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27 - Fortified human milk for premature infants

Published online by Cambridge University Press:  10 December 2009

Patti J. Thureen
Affiliation:
University of Colorado at Denver and Health Sciences Center
Richard J. Schanler
Affiliation:
Neonatal-Perinatal Medicine, Schneider Children's Hospital at North Shore, North Shore University Hospital, Manhasset, NY and Pediatrics, Albert Einstein College of Medicine, Bronx, NY
William W. Hay
Affiliation:
University of Colorado at Denver and Health Sciences Center
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Summary

Introduction

Nutrition support of the premature infant must be designed to compensate for metabolic and gastrointestinal immaturity, immunologic compromise, and associated medical conditions. Nutritional needs are determined based on intrauterine rates of growth and nutrient accretion. The beneficial effects of human milk extend to the feeding of premature infants (Chapter 26). Human milk is capable of satisfying most of the needs of premature infants if careful attention is given to nutritional status. Nevertheless, because of their specialized needs the human milk-fed premature infant may require nutrient supplementation, or fortification, to maintain optimal nutritional status while deriving benefits from enhanced host defense, neurologic development, and gastrointestinal function. The nutritional adequacy of human milk for premature infants may be limited for several reasons. The nutrient content of the milk may be inadequate for their needs and the variability in nutrient content results in an unpredictable nutrient intake for an infant who cannot feed ad libitum. Infants often receive restricted milk intakes. Mothers often are unable to supply sufficient milk to meet the needs of the infant throughout the hospitalization. As a consequence, nutrient inadequacy may manifest in the premature infant fed unfortified human milk. This review will focus on the feeding of fortified human milk to the premature infant.

Composition of preterm milk

Milk from mothers who give birth prematurely (preterm milk) generally has greater concentrations of immune proteins, lipid, energy, vitamins, calcium, sodium, and trace elements than in corresponding term milk.

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Publisher: Cambridge University Press
Print publication year: 2006

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  • Fortified human milk for premature infants
    • By Richard J. Schanler, Neonatal-Perinatal Medicine, Schneider Children's Hospital at North Shore, North Shore University Hospital, Manhasset, NY and Pediatrics, Albert Einstein College of Medicine, Bronx, NY
  • Patti J. Thureen, University of Colorado at Denver and Health Sciences Center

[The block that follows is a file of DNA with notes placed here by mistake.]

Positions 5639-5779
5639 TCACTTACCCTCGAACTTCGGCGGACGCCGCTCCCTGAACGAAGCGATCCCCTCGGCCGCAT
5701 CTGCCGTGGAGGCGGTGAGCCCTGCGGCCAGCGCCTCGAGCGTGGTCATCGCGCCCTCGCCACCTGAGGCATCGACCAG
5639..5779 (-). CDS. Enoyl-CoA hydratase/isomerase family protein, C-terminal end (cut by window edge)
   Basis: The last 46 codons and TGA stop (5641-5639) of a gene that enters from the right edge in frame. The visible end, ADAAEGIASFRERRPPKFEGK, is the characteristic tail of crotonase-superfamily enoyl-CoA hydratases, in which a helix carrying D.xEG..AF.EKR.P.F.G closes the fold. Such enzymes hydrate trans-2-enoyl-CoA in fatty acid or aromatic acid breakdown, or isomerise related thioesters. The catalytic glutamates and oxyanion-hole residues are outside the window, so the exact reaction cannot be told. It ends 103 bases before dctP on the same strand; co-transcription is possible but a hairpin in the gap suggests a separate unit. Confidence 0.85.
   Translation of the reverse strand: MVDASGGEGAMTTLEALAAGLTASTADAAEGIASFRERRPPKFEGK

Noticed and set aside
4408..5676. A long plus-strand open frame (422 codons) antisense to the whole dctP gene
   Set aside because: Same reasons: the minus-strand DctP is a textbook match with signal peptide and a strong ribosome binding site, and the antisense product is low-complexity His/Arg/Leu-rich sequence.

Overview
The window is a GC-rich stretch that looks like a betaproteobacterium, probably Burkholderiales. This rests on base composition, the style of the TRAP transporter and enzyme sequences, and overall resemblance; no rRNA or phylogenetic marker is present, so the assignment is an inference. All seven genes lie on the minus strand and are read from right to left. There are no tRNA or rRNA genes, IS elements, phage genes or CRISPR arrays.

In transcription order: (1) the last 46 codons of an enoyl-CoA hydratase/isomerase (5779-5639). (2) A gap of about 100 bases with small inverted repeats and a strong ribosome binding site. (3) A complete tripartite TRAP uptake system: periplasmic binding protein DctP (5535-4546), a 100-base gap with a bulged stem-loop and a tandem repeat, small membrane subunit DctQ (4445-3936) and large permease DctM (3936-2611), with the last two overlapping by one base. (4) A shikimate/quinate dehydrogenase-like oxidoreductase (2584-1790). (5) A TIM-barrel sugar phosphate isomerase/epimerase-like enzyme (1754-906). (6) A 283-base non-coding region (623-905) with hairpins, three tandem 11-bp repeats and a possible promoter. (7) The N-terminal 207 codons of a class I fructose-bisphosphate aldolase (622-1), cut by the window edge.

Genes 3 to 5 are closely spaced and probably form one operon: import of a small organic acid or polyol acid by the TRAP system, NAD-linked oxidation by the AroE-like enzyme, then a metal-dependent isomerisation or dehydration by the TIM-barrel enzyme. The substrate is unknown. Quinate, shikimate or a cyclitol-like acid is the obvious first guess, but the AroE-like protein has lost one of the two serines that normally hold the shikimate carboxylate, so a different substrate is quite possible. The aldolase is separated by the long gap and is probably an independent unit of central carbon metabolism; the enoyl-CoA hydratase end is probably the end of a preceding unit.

• Edited by William W. Hay, University of Colorado at Denver and Health Sciences Center
  • Book: Neonatal Nutrition and Metabolism
  • Online publication: 10 December 2009
  • Chapter DOI: https://doi.org/10.1017/CBO9780511544712.028
Available formats
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To send content items to your account, please confirm that you agree to abide by our usage policies. If this is the first time you use this feature, you will be asked to authorise Cambridge Core to connect with your account. Find out more about sending content to Dropbox.

  • Fortified human milk for premature infants
    • By Richard J. Schanler, Neonatal-Perinatal Medicine, Schneider Children's Hospital at North Shore, North Shore University Hospital, Manhasset, NY and Pediatrics, Albert Einstein College of Medicine, Bronx, NY
  • Patti J. Thureen, University of Colorado at Denver and Health Sciences Center
  • Edited by William W. Hay, University of Colorado at Denver and Health Sciences Center
  • Book: Neonatal Nutrition and Metabolism
  • Online publication: 10 December 2009
  • Chapter DOI: https://doi.org/10.1017/CBO9780511544712.028
Available formats
×

Send book to Google Drive

To send content items to your account, please confirm that you agree to abide by our usage policies. If this is the first time you use this feature, you will be asked to authorise Cambridge Core to connect with your account. Find out more about sending content to Google Drive.

  • Fortified human milk for premature infants
    • By Richard J. Schanler, Neonatal-Perinatal Medicine, Schneider Children's Hospital at North Shore, North Shore University Hospital, Manhasset, NY and Pediatrics, Albert Einstein College of Medicine, Bronx, NY
  • Patti J. Thureen, University of Colorado at Denver and Health Sciences Center
  • Edited by William W. Hay, University of Colorado at Denver and Health Sciences Center
  • Book: Neonatal Nutrition and Metabolism
  • Online publication: 10 December 2009
  • Chapter DOI: https://doi.org/10.1017/CBO9780511544712.028
Available formats
×